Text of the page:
9. Watch out for the typical apartment starter kit (i.e., a few bent hangers in the closet, some half-used soap in the bathroom, and a few sheets of toilet paper left on the roll). Get rid of these.
To help get the apartment ready, you should make a market-ready check list of all items that need to be inspected. This check list can be printed on a card that the manager personally signs and posts in the apartment in a prominent position, testifying to its first-rate condition. The card should not be dated; you wouldn’t want a prospect who comes in February to see a card dated last November. This would indicate that you’re having trouble renting the apartment.
The supervisor should check to see that only the manager’s signature is on the market-ready inspection card and that the card is never placed in an apartment that is not ready to be shown. This procedure is critical because it forces the manager to inspect each apartment carefully.
Daily inspection of the market-ready apartments is essential to make sure they stay in top shape until they are rented. Every day, before the start of business, the site manager should personally inspect the apartments. The procedure accomplishes several things:
1. To visit the apartment, the manager must first obtain the key. This ensures that the key is available. It’s surprising how often the key is missing when the manager or rental agent wants to show an apartment to a prospect.
2. Daily inspection eliminates the possibility of showing an apartment that is not ready.
3. Daily inspection also reveals problems that may have developed since the last inspection, such as leaflets slipped under the door, a dead insect that fell into the sink, or a window leak that has stained the carpet.
4. The manager is reminded to check the function of lights in the apartment and adjust the heating or air conditioning.
5. Finally, this procedure compels the manager to walk the property, during which time he or she may discover other things that need attention.
In summary, getting an apartment ready means inspecting it to make sure it’s in the best condition, and then doing a daily follow-up to make sure it remains an apartment to show prospects.
Draperies, Venetian blinds, and other window coverings merit special consideration as part of product preparation.
Draperies are frequently included in suburban garden apartments as a marketing aid. Some city apartments provide them, too. Uniform drapes can give the building a neater appearance from the outside. Drapes also are appreciated by residents whose budgets for furnishings are limited.
However, drapes can present a problem. Generally, the drapes that come with an apartment are not of the highest quality and they don’t hang well after a while. Discerning residents realize this and prefer their own drapes. Prospects may even resist renting an apartment because drapes are included; this is an example of negative marketing.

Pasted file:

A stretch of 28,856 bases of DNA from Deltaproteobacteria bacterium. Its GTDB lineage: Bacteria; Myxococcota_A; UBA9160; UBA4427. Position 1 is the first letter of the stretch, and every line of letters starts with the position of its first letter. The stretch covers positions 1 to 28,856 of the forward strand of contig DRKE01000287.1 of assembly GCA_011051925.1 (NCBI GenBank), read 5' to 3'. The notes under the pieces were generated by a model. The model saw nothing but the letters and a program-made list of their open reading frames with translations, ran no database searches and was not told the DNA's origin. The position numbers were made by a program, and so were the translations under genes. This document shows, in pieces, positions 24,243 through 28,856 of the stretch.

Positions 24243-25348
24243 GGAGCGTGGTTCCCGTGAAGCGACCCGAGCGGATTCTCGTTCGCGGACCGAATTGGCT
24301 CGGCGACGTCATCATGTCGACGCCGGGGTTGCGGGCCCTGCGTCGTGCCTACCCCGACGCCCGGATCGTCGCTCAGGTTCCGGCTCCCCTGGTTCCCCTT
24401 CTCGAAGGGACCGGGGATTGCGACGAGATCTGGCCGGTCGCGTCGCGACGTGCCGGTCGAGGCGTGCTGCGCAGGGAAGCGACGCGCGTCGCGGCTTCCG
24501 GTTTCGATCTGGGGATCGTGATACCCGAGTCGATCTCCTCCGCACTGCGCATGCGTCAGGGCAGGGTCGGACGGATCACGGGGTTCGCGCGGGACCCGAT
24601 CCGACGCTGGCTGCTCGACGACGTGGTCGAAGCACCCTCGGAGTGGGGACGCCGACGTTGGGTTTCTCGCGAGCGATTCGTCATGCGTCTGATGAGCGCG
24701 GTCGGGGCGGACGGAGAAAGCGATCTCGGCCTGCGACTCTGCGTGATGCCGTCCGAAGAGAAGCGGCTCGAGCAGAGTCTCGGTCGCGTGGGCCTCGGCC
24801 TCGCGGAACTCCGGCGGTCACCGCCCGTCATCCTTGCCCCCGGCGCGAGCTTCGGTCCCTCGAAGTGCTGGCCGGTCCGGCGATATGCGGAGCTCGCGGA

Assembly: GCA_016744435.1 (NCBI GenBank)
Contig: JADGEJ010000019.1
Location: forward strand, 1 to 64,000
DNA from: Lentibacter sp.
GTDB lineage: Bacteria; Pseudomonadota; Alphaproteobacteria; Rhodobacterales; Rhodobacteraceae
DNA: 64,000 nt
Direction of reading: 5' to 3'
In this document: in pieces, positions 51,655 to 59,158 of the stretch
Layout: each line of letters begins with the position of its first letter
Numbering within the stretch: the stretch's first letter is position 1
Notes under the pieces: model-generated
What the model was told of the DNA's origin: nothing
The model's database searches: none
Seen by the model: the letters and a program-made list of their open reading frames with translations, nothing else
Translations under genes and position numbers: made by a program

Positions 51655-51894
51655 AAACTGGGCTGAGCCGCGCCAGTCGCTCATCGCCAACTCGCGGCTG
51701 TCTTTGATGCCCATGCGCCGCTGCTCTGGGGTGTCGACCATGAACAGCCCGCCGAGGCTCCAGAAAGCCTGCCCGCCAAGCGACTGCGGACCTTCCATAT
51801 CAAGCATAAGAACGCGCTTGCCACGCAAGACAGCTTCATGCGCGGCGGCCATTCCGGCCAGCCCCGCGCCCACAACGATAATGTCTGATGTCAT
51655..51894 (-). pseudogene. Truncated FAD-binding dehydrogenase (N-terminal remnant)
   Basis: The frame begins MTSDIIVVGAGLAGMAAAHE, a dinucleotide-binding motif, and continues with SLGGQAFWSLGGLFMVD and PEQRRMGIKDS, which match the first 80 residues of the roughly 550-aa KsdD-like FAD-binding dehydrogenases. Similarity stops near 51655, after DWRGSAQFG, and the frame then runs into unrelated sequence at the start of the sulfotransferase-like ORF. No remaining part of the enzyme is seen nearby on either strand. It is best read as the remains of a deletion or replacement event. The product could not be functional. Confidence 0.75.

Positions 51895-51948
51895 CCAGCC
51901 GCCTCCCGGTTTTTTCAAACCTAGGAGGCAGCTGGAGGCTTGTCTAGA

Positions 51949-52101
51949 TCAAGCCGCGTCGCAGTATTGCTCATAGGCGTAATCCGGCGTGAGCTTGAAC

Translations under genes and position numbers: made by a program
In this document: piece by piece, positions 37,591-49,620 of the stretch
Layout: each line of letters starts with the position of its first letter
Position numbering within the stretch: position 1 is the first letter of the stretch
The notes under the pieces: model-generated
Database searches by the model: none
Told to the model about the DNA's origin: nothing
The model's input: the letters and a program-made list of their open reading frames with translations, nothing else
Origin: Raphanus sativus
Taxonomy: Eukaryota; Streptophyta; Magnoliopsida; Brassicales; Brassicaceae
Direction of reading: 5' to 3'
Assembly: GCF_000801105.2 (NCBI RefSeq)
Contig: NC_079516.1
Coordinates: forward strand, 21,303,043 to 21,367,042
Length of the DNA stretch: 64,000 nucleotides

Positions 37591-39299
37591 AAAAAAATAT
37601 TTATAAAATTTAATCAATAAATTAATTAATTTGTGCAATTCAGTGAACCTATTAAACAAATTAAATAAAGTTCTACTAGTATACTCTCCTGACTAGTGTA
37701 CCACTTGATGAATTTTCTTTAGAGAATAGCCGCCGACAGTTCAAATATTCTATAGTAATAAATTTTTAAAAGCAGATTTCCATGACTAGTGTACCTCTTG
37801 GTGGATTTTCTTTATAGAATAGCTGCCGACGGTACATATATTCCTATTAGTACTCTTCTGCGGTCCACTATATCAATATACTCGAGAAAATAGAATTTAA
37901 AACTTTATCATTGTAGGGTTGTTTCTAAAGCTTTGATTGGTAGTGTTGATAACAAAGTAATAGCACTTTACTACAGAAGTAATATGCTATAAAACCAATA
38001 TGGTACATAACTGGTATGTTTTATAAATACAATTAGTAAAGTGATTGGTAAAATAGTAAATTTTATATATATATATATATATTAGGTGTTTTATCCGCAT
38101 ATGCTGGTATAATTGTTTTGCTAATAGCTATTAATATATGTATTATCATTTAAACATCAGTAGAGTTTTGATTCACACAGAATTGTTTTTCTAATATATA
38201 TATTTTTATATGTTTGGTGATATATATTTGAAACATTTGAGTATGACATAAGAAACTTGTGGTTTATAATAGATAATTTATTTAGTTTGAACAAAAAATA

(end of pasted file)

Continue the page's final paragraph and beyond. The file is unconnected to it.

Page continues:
Meanwhile, transient residents who like drapes sometimes neglect them. They may leave windows open, exposing the drapes to dirt, soot, and rain. M a result, the drapes need cleaning too often, certainly every time there’s a change in tenancy. Because the drapes are usually poor quality to begin with, they seldom last more than a few years.
Nor do drapes accomplish the uniform outside appearance that many managers want. Even with drapes, some residents will place aluminum foil against the windows to reduce heat in the summer, and others will put up newspapers, especially on bedroom windows, to make the room darker. In many garden complexes, the drapes can’t be seen from the Out side because balconies interfere with the view. So the effect on external appearance is negligible.
Mini-blinds are the preferred choice of many owners as well as apartment renters. They have a neat and uniform appearance and allow light and ventilation, while at the same time they preserve the resident’s privacy. Blinds also divert direct sunlight, which helps hide many imperfections and indentations in the finished walls.
Children often bend and crease the metal blinds when they separate the slats to peer out. The vertical blind, which is often made of a more pliable material, seems to take such abuse better. If you opt for the vertical rather than the horizontal blinds, it is recommended that you invest in the more-expensive, double-mount type. Vertical blinds that are mounted only at the top will be blown by wind and can actually become tied in knots and destroyed.
In most suburban complexes, wall-to-wall carpeting is standard in all living areas (living room, dining room, bedrooms, and hall). As mentioned, carpeting is an excellent sound absorber and buffer—but only if it’s wall-to-wall. Some apartments are finished with hardwood or tiled floors and managers may require residents to install their own carpeting on at least 80 percent of the floor area. This requirement is hard to en force, and the practice does not adequately reduce noise caused by vibration and by furniture moving.